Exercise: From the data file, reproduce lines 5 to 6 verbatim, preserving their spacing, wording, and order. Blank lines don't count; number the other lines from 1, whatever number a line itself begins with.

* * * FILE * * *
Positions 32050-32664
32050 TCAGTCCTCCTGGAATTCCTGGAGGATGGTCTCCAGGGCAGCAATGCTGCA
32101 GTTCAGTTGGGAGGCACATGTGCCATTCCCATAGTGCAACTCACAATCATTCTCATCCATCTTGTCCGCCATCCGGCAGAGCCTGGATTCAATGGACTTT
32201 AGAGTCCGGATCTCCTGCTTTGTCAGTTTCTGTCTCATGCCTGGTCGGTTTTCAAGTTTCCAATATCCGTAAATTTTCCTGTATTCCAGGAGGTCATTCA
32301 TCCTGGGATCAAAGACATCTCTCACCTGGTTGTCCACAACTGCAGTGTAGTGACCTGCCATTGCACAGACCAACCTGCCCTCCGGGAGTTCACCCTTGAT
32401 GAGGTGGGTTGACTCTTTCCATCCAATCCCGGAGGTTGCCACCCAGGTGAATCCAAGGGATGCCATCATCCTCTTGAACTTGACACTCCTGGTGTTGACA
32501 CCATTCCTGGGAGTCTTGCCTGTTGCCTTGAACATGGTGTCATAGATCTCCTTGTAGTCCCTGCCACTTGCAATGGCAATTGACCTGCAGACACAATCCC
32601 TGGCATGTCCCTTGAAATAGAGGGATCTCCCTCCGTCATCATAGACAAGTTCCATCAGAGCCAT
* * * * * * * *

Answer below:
32301 TCCTGGGATCAAAGACATCTCTCACCTGGTTGTCCACAACTGCAGTGTAGTGACCTGCCATTGCACAGACCAACCTGCCCTCCGGGAGTTCACCCTTGAT
32401 GAGGTGGGTTGACTCTTTCCATCCAATCCCGGAGGTTGCCACCCAGGTGAATCCAAGGGATGCCATCATCCTCTTGAACTTGACACTCCTGGTGTTGACA